As seen in the previous blog, the concept of Daśāvatāra or ten incarnation of Viṣṇū is an all accepted phenomenon in India. The polytheistic Hindū Dharma believes in the presence of one and more deities that will protect them from the occurrences and recurrences of the Evil. The Concept of Daśāvatāra is a byproduct of this belief. The Depiction of the Daśāvatāra on Indian Coins issued by different dynasties of India is proof of that not only the concept of Daśāvatāra was accepted by the Indian Society but also the idea of Viṣṇū being a major deity was acknowledged. The Depiction of Daśāvatāra on Indian Coins I established the core concept of Daśāvatāra as well as the first five reincarnations of Viṣṇū. In this part, we unveil the rest! Continue reading Depiction of Daśāvatāra on Indian Coins II
यदा यदा हि धर्मस्य ग्लानिर्भवति भारत ।
धर्मसंस्थापनार्थाय सम्भवामि युगे युगे॥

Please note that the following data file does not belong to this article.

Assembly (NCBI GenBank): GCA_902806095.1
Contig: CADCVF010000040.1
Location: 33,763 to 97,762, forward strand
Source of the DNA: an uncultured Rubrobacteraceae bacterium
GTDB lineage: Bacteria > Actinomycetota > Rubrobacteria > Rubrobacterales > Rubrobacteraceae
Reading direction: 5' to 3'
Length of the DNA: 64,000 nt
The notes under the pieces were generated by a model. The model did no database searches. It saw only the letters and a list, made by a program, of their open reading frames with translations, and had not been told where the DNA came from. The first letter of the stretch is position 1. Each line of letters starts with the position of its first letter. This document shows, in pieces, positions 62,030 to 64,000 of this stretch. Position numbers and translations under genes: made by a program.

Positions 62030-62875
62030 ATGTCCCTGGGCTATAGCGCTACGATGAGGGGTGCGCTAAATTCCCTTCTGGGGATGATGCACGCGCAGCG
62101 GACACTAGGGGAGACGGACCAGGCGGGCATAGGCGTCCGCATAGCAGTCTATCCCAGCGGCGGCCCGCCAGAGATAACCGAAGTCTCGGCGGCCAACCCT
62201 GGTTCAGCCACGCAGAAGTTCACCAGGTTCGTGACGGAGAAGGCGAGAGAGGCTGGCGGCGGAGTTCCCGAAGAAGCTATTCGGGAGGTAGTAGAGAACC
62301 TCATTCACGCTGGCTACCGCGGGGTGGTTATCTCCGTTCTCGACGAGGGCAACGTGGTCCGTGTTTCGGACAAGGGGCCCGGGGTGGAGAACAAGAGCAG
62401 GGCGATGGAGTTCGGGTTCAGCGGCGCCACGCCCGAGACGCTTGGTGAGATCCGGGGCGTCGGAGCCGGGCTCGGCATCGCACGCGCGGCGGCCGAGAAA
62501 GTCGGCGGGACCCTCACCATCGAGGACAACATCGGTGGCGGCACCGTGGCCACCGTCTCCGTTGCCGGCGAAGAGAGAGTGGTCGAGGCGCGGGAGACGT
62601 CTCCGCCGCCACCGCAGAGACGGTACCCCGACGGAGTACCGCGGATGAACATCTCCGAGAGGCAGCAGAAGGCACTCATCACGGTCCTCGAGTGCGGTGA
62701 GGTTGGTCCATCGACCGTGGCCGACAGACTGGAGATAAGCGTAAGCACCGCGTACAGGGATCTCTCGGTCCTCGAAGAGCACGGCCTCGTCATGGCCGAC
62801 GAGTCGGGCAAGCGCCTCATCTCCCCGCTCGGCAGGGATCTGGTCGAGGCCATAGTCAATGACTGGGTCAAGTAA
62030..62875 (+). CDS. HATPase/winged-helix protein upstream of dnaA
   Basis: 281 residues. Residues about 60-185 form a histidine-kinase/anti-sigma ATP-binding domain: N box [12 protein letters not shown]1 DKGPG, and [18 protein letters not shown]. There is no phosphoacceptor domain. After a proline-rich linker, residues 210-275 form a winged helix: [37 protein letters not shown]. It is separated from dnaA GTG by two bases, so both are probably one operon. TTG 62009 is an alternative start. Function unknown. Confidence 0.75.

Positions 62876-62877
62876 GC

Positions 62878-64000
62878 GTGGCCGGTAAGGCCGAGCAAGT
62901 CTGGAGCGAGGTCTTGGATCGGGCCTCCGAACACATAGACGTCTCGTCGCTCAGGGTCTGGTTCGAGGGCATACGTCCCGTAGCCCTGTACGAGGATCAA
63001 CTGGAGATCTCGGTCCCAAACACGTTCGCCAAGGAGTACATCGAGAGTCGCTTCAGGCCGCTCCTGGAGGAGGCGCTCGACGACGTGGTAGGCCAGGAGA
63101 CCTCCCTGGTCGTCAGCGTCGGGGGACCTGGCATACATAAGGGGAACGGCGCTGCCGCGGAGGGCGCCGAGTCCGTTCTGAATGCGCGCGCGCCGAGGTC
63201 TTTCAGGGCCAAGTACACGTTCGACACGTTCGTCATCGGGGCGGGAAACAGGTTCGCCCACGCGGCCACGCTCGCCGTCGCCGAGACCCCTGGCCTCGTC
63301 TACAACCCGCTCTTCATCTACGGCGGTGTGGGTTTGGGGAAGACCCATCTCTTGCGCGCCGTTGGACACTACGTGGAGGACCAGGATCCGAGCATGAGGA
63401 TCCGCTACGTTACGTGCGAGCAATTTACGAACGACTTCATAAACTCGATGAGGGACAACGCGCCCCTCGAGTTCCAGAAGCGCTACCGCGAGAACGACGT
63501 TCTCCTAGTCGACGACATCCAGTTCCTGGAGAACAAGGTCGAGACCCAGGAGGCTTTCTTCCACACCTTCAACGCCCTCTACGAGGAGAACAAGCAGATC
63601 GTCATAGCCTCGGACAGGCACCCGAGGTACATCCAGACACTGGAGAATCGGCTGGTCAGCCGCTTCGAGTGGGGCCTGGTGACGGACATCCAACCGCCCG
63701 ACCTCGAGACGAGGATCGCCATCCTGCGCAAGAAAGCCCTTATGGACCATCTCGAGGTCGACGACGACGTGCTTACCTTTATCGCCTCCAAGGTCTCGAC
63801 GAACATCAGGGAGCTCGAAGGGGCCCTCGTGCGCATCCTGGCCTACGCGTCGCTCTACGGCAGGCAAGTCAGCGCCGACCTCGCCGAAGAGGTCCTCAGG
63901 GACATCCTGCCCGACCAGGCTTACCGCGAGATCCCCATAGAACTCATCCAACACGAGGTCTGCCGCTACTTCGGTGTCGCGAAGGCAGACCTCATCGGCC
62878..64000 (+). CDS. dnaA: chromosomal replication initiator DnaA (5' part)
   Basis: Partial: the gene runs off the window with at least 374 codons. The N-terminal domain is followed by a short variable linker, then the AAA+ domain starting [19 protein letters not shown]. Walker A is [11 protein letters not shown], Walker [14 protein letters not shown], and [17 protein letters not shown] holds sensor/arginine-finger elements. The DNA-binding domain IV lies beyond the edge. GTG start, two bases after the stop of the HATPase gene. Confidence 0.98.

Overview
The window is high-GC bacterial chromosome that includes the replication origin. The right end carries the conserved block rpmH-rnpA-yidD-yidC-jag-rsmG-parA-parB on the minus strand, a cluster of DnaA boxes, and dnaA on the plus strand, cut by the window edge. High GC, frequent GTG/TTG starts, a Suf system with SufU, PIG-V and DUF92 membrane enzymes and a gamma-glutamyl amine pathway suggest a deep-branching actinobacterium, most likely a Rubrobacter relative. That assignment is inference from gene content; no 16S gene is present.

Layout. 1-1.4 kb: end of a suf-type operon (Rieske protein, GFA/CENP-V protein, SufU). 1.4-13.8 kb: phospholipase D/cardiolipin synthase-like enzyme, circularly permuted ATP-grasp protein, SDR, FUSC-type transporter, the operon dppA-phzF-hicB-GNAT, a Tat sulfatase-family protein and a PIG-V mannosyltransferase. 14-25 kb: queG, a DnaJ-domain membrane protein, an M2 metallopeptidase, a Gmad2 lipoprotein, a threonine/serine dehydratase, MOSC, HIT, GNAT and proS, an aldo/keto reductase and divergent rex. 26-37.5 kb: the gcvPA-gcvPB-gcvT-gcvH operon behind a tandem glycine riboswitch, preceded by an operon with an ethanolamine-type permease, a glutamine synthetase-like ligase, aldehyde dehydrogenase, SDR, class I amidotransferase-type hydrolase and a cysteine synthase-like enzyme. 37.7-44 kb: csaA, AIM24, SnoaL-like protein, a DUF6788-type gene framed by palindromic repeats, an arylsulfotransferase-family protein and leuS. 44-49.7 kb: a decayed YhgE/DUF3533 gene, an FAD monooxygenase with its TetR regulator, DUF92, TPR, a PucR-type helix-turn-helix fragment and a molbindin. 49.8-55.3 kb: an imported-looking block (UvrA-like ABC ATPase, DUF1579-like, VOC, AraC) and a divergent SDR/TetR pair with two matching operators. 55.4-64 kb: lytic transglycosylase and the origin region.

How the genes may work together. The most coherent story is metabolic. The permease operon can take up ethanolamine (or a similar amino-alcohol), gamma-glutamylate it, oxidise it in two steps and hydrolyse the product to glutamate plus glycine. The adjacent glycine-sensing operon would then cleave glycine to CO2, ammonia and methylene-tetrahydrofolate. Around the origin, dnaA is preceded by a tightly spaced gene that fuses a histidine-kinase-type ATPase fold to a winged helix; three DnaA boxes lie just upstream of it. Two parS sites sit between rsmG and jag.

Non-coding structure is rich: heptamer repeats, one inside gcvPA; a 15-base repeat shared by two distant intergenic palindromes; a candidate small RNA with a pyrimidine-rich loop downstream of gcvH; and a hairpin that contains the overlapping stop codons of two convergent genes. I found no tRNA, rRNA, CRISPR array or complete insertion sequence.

“It is I who descends to earth from time to time to reinstitute the order when the anarchy prevails” – the concept of Divine descend is a phenomenon that speaks about the manifestation of divinity into a form. In Bhagawad Gitā  Shri Kiṣṇa declares that God himself incarnates to eradicate the evil, to put an end to the impious practices and to eliminate the chaos that prevailed in an otherwise peaceful society. These incarnations or the Avatāras is a core concept of Hinduism and being the preserver and sustainer Aspect of God within the Hindu Trinity; they are often associated with Viṣṇu. When pertaining to Avatāras in the Hindu tradition, the most widely associated deity is clearly Viṣṇu. According to the Bhāgavata Purāṇa, Viṣṇu has innumerable Avatāras in unlimited universes, though there are ten major incarnations, known collectively as Daśāvatāra. The concept of Daśāvatāra – ten incarnations of Lord Viṣṇu – is not treated as mere mythological or religious stories in India, but is incorporated in the roots of Indian society in the form of philosophy as well as performing arts and creative arts. The most unusual combination of Daśāvatāra mythology, Indian art forms and the practicality of Indian society is “the Depiction of Daśāvatāra on Indian Coins”.